At the sound of gunshots, emergency responders take their positions. It used to be that S.W.A.T team members, only, went directly into an emergency situation.
"The paramedics are trained to stay away from dangerous situations. They do not go in until the scene is safe." said Andy Anderson. He helped facilitate the training at Meridian's Public Safety Training Facility.
That's not the case anymore. Normally in emergency situations, paramedics wait to go inside until the scene is declared safe. With this training, paramedics actually go inside with the S.W.A.T team.
"This is actually training the medic to be a part of the S.W.A.T. team. They go in, they could potentially be in a sitaution where they're treating patients under live fire." said Anderson.
Previously, paramedics did not enter dangerous environments like the S.W.A.T team. Victims had a shorter survival time. Now that paramedics go in, the outcome is different for victims.
"So now that we have paramedics that are on scene that can go in, render care and extract them and get them out, survivability is a lot higher." explained Derek Moore, another facilitator of the training.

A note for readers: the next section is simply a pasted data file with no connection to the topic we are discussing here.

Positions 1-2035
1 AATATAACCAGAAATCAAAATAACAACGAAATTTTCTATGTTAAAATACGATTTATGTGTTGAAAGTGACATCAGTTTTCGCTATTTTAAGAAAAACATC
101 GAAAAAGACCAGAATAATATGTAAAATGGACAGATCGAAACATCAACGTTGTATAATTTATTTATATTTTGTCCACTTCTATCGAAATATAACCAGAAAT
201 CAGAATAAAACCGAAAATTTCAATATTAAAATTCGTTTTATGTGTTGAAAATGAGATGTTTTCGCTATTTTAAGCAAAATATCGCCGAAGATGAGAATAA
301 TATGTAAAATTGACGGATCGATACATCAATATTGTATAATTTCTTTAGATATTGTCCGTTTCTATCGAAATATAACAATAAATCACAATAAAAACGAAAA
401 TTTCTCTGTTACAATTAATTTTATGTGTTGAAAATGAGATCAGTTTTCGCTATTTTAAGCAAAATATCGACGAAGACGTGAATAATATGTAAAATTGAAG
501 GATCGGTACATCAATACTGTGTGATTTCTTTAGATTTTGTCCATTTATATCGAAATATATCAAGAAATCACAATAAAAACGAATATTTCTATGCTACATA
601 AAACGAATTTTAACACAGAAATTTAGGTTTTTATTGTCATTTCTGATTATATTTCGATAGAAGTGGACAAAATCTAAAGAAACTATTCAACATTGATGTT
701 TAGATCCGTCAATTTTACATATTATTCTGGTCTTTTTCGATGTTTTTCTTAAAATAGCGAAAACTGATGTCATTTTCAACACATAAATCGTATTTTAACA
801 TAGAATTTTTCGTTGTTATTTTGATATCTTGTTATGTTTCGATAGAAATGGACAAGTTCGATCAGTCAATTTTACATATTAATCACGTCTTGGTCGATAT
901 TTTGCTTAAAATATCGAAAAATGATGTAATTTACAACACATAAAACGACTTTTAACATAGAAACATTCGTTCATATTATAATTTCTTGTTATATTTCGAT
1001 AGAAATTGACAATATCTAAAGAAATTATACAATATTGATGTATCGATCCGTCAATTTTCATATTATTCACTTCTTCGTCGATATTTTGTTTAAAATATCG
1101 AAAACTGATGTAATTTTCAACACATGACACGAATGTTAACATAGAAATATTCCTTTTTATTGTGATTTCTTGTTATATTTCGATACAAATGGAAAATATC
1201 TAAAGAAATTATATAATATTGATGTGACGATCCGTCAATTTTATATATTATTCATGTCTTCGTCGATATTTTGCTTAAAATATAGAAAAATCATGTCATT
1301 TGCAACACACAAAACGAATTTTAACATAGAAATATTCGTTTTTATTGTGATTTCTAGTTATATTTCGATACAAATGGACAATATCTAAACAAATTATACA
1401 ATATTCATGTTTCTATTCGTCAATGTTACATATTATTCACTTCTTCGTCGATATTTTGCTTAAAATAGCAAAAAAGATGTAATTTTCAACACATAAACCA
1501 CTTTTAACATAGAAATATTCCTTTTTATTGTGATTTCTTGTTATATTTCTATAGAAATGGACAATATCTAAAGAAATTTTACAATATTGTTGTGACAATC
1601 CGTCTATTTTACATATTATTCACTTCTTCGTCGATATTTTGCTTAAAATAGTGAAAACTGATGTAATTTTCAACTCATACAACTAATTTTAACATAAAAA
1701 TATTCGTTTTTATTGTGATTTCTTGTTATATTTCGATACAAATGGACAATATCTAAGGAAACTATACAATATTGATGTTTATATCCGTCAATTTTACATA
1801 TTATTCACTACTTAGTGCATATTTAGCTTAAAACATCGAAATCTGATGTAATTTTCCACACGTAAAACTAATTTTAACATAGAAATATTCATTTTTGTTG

The training involved setting up a real life scenario. In this training situation a disgruntled father is making threats against his family. That's when the S.W.A.T team plus paramedics would come to the home. In this drill one of the S.W.A.T members was shot along with one of the children. Since the paramedics were there, hypothetically, they were able to take care of the wounded immediately.
"Well the reason why is because you never can tell when a situation like this may arise. The only way that you're going to be able to do this successfully and safely is if you work with the S.W.A.T team and practice with the S.W.A.T team." said Anderson.
Those doing and participating in the training said it allows paramedics and S.W.A.T. team members to get victims out of hostage situations and on their way to the hospital more efficiently.